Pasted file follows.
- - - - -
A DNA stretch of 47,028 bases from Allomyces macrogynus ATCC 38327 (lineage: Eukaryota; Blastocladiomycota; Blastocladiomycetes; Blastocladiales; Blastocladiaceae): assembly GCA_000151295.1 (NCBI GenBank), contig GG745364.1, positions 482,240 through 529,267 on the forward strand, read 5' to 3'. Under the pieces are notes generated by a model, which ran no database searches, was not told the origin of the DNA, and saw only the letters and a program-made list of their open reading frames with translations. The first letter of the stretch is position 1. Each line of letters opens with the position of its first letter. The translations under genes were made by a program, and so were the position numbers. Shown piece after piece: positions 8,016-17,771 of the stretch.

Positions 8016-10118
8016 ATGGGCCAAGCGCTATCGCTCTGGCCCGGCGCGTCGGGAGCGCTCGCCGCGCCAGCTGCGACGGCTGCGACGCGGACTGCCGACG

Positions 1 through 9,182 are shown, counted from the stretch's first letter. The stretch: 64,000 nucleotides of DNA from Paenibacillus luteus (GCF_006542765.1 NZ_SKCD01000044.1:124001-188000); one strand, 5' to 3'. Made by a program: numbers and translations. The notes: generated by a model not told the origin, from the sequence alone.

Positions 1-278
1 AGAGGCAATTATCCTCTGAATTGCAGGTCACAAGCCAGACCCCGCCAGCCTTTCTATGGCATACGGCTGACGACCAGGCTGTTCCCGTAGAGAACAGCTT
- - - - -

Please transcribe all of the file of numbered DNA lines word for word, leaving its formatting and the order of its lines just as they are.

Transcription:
A DNA stretch of 47,028 bases from Allomyces macrogynus ATCC 38327 (lineage: Eukaryota; Blastocladiomycota; Blastocladiomycetes; Blastocladiales; Blastocladiaceae): assembly GCA_000151295.1 (NCBI GenBank), contig GG745364.1, positions 482,240 through 529,267 on the forward strand, read 5' to 3'. Under the pieces are notes generated by a model, which ran no database searches, was not told the origin of the DNA, and saw only the letters and a program-made list of their open reading frames with translations. The first letter of the stretch is position 1. Each line of letters opens with the position of its first letter. The translations under genes were made by a program, and so were the position numbers. Shown piece after piece: positions 8,016-17,771 of the stretch.

Positions 8016-10118
8016 ATGGGCCAAGCGCTATCGCTCTGGCCCGGCGCGTCGGGAGCGCTCGCCGCGCCAGCTGCGACGGCTGCGACGCGGACTGCCGACG

Positions 1 through 9,182 are shown, counted from the stretch's first letter. The stretch: 64,000 nucleotides of DNA from Paenibacillus luteus (GCF_006542765.1 NZ_SKCD01000044.1:124001-188000); one strand, 5' to 3'. Made by a program: numbers and translations. The notes: generated by a model not told the origin, from the sequence alone.

Positions 1-278
1 AGAGGCAATTATCCTCTGAATTGCAGGTCACAAGCCAGACCCCGCCAGCCTTTCTATGGCATACGGCTGACGACCAGGCTGTTCCCGTAGAGAACAGCTT